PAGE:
student group is large (not the 15 people in my math courses, it becomes
          almost impossible to make sure that people don't copy the exercises from
          each other, so a teacher basing 100% of the grade on them needs to be
          extraordinarily naive...

          > So why is it so hard for you and many other people that did go the the
          > university that some people like to learn, but they can learn only by
          > doing it on their own, with trail and error ?

          Because the saying goes, "Learn from other people's mistakes - you won't
          live long enough to make them all on your own"... Studying in the university
          is one way to learn from other people's decades (or even centuries) of
          mistakes and successes. Of course there are other ways to do it - you can
          just read books. Most of the CS I know (as opposed to the Math I know), I
          read from books, not from frontal lectures. But how am I supposed to prove
          to a skeptic that I really read all those books? This is what a degree does
          for you - it's a *proof* that you studied the material, with some sort of
          measure on how well the professors thought you understood the material.
          Surely you could have learnt the same material other ways - but then you'll
          need to figure out other ways to prove that, to a skeptical employer.

          The book "Freakonomics" has an interesting section about a similar issue -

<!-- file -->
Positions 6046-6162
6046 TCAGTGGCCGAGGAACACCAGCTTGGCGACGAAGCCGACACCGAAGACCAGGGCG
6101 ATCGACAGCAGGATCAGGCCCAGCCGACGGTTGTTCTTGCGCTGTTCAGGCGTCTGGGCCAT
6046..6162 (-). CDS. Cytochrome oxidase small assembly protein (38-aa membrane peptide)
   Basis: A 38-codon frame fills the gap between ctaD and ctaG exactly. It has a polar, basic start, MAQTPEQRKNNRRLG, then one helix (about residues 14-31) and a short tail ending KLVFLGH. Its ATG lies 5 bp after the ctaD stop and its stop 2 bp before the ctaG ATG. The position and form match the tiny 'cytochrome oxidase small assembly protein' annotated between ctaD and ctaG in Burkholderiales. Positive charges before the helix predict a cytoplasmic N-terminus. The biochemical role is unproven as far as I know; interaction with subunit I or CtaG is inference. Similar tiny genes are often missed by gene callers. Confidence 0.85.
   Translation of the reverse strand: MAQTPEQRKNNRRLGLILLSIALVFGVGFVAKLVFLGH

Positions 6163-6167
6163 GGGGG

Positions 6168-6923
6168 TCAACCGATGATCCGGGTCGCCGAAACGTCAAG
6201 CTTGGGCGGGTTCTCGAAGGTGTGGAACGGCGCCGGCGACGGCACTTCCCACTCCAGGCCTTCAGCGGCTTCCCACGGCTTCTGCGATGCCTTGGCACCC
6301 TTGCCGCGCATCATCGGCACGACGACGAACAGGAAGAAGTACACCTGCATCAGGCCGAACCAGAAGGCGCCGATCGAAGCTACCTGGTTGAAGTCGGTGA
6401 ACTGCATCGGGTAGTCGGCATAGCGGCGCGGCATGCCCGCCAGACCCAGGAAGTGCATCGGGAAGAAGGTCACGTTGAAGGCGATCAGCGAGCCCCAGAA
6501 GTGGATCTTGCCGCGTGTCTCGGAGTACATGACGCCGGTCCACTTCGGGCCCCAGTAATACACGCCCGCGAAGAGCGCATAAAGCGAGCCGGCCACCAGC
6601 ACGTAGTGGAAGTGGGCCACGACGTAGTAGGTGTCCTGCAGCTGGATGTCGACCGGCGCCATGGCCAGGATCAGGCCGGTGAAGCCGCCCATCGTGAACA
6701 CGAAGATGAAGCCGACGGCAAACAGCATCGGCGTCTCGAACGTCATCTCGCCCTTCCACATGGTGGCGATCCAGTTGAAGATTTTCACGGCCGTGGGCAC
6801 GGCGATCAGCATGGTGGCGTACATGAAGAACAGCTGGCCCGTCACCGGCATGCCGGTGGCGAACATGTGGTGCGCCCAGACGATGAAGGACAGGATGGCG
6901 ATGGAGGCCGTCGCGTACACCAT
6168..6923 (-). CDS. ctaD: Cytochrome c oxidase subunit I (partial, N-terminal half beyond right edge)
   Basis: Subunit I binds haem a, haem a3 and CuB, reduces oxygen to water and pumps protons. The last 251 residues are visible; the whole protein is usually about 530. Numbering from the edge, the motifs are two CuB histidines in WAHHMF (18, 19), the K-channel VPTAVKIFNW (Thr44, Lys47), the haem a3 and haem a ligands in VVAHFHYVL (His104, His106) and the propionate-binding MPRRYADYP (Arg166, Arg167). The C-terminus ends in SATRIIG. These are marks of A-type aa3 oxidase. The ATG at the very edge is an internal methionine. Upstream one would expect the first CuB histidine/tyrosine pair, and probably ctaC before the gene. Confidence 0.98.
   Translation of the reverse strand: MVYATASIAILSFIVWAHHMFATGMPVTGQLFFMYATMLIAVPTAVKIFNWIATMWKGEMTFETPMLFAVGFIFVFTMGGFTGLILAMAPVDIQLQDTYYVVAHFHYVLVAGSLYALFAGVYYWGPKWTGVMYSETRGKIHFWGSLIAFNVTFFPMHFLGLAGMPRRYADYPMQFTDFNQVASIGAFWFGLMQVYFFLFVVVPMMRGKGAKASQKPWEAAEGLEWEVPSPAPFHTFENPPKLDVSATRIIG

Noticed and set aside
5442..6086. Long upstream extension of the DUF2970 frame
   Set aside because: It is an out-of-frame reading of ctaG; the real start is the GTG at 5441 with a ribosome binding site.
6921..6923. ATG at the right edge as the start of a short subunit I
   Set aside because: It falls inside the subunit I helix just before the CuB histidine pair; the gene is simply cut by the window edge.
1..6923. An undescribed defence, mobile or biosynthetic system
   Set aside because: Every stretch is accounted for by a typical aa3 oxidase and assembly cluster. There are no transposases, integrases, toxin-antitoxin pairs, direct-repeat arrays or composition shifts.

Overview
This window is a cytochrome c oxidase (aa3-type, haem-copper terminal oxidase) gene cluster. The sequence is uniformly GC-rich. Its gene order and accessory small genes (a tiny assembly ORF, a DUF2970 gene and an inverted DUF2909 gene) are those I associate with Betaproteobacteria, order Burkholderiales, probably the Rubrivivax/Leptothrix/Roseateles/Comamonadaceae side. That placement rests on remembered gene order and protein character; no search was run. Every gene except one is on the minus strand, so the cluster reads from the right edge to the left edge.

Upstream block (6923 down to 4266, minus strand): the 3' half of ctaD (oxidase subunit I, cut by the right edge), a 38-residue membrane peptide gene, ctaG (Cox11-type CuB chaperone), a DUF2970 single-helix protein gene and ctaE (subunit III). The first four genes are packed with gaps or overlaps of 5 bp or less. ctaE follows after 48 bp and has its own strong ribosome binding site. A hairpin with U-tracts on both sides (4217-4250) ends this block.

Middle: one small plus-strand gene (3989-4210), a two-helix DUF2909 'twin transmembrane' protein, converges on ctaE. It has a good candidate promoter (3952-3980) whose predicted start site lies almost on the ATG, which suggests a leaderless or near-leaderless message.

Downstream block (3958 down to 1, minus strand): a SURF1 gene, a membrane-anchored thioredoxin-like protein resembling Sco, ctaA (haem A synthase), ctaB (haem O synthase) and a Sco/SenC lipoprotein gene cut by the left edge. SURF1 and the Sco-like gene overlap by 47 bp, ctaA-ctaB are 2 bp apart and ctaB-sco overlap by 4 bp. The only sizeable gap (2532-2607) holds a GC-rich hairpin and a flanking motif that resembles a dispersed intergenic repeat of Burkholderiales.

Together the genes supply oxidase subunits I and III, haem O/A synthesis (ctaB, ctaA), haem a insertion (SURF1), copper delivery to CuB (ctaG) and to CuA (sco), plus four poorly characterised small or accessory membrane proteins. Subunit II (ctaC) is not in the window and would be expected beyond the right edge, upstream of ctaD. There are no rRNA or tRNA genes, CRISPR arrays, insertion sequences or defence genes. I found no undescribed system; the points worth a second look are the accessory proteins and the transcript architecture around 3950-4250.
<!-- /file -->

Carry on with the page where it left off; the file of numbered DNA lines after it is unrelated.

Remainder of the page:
of the value people place on confirmed information (in this case, a "degree"
          is just confirmation that a person learned something). As an example, he
          gives the fact that a 1 day old car is sold at a price much lower than a
          new car. Why? Because the buyer can't be sure why the seller is selling
          the car; If he was sure that the reason is that the buyer has to suddenly
          move abroad like he claimed, even a 1000 shekel saving would have been enough;
          But maybe the seller is lying? Maybe there's something wrong in the car?
          Not being able to confirm this information, the buyer places a lower value
          on the car. Similarly, an employer often places a lower value on a applicant
          without a degree - just because he cannot really confirm that the applicant
          knows what he's claiming. If there are other ways to confirm this (e.g.,
          previous work experience), the applicant's value goes back up.

          > And I can continue giving you filters for people ... the thing is,
          > that the above filters are much better then having a diploma. I know

          Except, none of the filters you suggest are verifiable. If word got around
          that employers liked people who program at home, every applicant will start
          saying, "yes, I program 3 hours a day at home", and nobody will ever be caught
          lying. You need verifiable claims (even if the employer usually won't try
          to verify them). One such claim is a degree. Another is experience at
          previous work. A third is experience at free software (which is "out there"
          and can be looked at). I know several people who were hired for highly